zm
fold: increase the fold level by one
<c-6>
toggle between last two buffers
<c-r>=5*5
in the vim command line, insert the result of a 5*5 calculation
qQ ... added commands ... q
append more commands to a pre-existing @q register macro
:Rextract _partial_name.erb
rails.vim: extract some functionality into a partial
:Rintegrationtest
open the cucumber feature with that name [tag:setup_specific:gem]
<c-p>
(while searching or ex mode) do previous search or command
<c-n>
(while searching or ex mode) do next search or command
<c-f>
(while searching or ex mode) see previous searches or commands
:%s/forward//gn
count the number of occurrences of "forward" in a file
q:
see previous commands
q/
see previous searches
{
back a paragraph
}
forward a paragraph
(
back a sentence
)
forward a sentence
%
find matching parenthesis
J
join two lines
gq
reformat the selected text
xp
transpose two letters (delete and paste, technically)
e
move to the end of the word
ea
append at end of word
w
move the cursor forward by a word
b
move the cursor backward by a word
<c-v>
in insert or command-line mode this turns the next thing typed into a literal
:set spell
Switch on spell checking
<c-x><c-s>
in insert mode correct the spelling of the current word
<c-v>jjjI//<esc>
block comment the next three JavaScript lines
"+y
copy the current selection to a clipboard where other programs can use it
ci"
change all the words in between two quotes
/<c-r><c-w>
switch to search command mode, then copy in the word under the cursor
:cn
Go to the next item in the quickfix list
:cp
Go to the previous item in the quickfix list
i<c-r>:
insert last command line command
i<c-r>/
insert last search command
:w !sudo tee %
save the current file as root (in case you opened it up without sudo accidentally and made changes to it)
<c-r>:
in Ex mode, insert the last command
<c-y>
In insert mode, insert the character right above the cursor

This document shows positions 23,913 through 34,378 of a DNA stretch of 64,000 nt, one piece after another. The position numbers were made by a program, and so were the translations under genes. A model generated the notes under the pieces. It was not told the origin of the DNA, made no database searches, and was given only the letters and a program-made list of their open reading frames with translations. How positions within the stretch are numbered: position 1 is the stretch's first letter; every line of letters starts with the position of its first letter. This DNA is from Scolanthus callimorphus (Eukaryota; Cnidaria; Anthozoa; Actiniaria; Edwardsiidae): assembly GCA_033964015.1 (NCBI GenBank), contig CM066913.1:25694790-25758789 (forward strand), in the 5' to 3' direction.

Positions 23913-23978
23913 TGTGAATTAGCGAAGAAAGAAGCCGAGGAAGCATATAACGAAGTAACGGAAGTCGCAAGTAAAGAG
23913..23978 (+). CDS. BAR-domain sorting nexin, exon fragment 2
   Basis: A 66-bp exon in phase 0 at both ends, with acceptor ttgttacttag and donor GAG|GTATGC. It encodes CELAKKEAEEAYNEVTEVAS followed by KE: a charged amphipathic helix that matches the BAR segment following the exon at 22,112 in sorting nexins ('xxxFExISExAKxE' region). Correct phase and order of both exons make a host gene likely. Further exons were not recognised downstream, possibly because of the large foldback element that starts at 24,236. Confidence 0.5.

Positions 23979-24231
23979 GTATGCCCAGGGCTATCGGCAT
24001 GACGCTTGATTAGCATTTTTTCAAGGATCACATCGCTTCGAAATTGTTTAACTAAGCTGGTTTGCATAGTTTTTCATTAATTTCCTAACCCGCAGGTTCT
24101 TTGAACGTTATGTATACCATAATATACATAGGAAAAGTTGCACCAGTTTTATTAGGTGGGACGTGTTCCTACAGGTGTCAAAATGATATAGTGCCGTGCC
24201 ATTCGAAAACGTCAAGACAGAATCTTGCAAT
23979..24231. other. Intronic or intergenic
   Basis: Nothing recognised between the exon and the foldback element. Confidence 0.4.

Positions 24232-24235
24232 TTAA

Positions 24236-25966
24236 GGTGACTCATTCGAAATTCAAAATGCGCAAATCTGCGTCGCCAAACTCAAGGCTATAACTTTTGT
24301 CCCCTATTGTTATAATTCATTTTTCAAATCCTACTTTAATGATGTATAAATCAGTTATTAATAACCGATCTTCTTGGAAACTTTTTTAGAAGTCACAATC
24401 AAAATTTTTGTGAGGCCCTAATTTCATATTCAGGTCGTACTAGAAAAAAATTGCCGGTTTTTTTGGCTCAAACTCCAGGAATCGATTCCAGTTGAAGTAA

<c-u>
In insert mode, delete the current line from the cursor position to the beginning of the line. [tag:learn:gem]
<c-a>
In insert mode, re-insert the text inserted in the previous insert session.
<c-r>/
in Ex mode, insert the last search
<c-f>
When typing something into the command line, switch to the editable command-line mode where the command line becomes a fully vim-compatible text area. [tag:learn:gem]
o
when in a visual selection, which key will toggle to the other end of the selection?
:h i_CTRL-R
get help for how control r is used in insert mode
:h c_CTRL-R
get help for how control r is used in command mode
:s/\%V //g
remove all the spaces from the current visual selection, which is only a partial line, not a full line
:retab
if expandtab is set, this will change all the tabs to spaces, expanding them as appropriate
<c-w>_
maximize size of window split
I
insert at the beginning of the line
gv
remark area that was just marked
ZZ
same as :wq
<c-l>
redraw the screen
<c-x><c-f>
completes using filenames from the current directory.
<c-v>
block selection (column editing)
zo
fold: open a fold at the cursor
D
delete to the end of the line
C
change to the end of the line
:so $MYVIMRC
reload the vimrc file (or ":so %" if you happen to be editing the file)
A
append at the end of the line
<c-x>
decrement a number when in normal mode
<c-a>
increment a number when in normal mode
m
NERDTree: opens the filesystem menu for a file, allowing you to remove, rename, etc
ma
mark: set a mark in the 'a' register in the current buffer
`a
mark: return to the 'a' mark in the current buffer
<c-i>
next
<c-o>
old
~
uppercase or lowercase the character under the cursor
.
repeat the last command
<c-w><c-w>
switch between windows
[I
show lines containing the word under the cursor
redir @a
redirect the output of an Ex command into buffer a
= Known
:wq
write the file and quit. This is basically here just so that there's something in the "Known" stack.